INTRODUCTION :: Everyone “Googles” his or her own name once in a while. Imagine that a young woman looks herself up on the Internet one day, and finds that a person she does not know is posting offensive, false comments about her. These posts say that she enjoys having sex with family members, fantasizes about being raped by her parent, that she has a sexually transmitted disease and abuses heroin. That is precisely what happened to a female student at Yale Law School over many months. These and many other messages about this student were posted on the website AutoAdmit.com. Even after the woman filed her lawsuit, one particularly vicious poster, with the user name AK47, wrote that she “should be raped.” The plaintiff sent AT&T, the Internet Service Provider (ISP), a subpoena for information relating to the identity of the posters. The court granted the woman’s motion to engage in limited discovery, but AK47 (John Doe 21) filed a motion to quash the subpoena. He claimed that the subpoena violated his First Amendment rights.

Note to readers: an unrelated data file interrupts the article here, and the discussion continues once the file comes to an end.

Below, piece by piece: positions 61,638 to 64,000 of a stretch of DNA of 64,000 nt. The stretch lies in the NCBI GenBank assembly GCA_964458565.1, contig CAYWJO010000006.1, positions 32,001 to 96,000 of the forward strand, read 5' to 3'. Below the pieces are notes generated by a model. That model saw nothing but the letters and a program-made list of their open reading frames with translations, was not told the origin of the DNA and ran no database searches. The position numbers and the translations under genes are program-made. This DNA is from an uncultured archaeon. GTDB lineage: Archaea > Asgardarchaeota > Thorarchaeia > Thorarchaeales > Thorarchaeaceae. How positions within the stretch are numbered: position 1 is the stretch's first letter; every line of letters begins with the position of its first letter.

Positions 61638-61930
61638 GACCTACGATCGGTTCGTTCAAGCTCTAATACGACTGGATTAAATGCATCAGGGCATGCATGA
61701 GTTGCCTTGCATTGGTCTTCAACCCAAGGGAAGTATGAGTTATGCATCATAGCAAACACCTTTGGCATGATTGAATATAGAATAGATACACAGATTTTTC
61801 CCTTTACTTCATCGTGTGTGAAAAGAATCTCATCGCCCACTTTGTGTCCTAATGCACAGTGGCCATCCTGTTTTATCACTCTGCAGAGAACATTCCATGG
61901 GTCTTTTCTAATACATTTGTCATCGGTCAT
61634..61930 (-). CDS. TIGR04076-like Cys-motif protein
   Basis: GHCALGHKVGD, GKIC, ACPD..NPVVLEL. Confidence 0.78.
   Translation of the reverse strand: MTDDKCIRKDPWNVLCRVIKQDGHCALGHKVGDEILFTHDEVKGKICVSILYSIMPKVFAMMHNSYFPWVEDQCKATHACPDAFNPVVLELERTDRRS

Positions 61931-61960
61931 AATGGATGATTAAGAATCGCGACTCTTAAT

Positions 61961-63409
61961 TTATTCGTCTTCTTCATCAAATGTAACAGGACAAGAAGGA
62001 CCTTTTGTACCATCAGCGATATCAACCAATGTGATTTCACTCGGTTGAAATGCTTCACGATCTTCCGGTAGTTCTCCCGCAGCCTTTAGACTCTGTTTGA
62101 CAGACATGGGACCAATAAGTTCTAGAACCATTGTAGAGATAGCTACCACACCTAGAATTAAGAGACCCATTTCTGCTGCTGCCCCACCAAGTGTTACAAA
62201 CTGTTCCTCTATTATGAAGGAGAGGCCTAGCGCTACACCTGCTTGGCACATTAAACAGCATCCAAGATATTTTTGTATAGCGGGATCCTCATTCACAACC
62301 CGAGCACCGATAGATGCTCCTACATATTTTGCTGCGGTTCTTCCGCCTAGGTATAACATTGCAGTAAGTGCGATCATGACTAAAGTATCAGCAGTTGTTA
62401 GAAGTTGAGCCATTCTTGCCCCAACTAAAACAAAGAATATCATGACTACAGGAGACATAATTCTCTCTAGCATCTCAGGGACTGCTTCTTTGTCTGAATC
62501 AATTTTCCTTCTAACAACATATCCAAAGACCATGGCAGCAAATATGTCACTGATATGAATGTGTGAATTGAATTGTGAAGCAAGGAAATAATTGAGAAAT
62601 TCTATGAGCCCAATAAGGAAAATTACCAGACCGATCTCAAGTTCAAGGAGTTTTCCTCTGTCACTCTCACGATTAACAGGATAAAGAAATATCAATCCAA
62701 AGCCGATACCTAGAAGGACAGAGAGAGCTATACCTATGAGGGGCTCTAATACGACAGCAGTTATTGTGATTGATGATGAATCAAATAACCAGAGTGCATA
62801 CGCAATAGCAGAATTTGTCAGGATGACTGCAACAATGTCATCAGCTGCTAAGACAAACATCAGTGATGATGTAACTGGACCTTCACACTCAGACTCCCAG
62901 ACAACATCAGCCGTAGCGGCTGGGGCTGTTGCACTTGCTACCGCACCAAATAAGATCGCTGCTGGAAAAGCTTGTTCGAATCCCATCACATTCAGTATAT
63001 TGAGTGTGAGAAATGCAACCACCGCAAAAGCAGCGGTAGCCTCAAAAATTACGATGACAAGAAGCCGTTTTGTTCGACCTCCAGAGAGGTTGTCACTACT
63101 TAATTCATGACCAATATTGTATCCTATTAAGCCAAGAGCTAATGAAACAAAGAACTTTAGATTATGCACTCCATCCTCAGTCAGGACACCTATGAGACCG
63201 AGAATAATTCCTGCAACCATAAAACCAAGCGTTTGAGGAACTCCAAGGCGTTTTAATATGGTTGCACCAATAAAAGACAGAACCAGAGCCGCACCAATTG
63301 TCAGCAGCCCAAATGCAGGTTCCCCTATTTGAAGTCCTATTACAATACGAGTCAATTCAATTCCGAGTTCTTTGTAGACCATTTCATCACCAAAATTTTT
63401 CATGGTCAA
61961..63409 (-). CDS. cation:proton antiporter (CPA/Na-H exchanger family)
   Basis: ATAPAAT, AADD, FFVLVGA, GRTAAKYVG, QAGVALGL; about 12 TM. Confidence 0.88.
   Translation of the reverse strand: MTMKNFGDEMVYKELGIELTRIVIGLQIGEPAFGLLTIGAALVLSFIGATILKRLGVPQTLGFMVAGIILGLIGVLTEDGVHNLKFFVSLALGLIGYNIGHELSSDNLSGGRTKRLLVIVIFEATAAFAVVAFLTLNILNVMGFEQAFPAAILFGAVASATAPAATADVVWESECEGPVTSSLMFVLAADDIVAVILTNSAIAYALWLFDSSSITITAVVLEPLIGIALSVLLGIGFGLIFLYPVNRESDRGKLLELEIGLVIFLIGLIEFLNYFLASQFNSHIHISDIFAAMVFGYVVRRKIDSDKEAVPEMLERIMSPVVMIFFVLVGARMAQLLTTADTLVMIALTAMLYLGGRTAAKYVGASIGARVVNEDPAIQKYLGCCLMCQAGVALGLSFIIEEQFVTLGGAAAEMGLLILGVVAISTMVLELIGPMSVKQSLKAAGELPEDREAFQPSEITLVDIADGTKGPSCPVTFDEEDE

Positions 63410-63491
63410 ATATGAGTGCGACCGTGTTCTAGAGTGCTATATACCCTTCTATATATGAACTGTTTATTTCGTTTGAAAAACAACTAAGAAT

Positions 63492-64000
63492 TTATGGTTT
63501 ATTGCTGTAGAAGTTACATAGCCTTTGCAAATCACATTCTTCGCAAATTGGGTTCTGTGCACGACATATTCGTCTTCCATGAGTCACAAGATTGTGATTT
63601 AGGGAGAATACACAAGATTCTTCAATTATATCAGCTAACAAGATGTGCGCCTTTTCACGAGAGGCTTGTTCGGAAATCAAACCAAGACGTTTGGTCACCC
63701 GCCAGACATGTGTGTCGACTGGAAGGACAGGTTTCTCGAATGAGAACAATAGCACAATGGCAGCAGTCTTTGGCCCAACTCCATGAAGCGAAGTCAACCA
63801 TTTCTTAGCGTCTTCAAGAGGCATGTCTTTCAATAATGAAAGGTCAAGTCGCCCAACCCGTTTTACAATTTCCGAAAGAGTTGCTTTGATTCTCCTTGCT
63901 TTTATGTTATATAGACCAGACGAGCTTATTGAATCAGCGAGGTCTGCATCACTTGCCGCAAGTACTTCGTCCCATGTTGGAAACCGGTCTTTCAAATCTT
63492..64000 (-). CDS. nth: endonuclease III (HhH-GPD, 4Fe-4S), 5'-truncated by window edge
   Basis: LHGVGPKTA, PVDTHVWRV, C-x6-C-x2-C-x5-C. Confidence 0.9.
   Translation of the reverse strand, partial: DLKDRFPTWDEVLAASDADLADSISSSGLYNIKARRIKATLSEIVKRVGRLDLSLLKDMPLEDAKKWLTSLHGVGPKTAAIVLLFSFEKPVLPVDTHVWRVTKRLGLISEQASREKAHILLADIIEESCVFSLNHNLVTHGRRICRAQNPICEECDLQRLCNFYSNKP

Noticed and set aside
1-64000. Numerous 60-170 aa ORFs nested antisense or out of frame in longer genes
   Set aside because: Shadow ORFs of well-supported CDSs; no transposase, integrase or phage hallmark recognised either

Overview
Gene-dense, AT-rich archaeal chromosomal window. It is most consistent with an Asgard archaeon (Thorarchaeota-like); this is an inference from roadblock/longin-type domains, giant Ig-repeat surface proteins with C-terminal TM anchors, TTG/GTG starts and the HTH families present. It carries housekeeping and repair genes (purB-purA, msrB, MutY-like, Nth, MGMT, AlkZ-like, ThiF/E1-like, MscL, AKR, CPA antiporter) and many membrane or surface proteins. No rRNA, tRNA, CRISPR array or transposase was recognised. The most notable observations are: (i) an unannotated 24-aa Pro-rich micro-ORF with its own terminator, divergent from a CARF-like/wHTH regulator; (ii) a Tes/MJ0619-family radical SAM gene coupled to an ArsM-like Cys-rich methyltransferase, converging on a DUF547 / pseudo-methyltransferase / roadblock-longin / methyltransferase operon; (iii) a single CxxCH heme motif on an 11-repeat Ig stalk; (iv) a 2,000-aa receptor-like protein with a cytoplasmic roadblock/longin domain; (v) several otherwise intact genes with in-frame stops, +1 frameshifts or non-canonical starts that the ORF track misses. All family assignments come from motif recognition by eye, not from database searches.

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September 2013, Vol. 65, No. 5
Thomas J. Horton & Robert H. Lande, Should the Internet Exempt the Media Sector From the Antitrust Laws?
Thomas J. Horton, Robert H. Lande, & Virginia Callahan, APPENDIX
Chad Flanders, Pardons and the Theory of the “Second Best”
Brett McDonnell, Dampening Financial Regulatory Cycles
Dane Ullian, Retroactive Application of State Long-Arm Statutes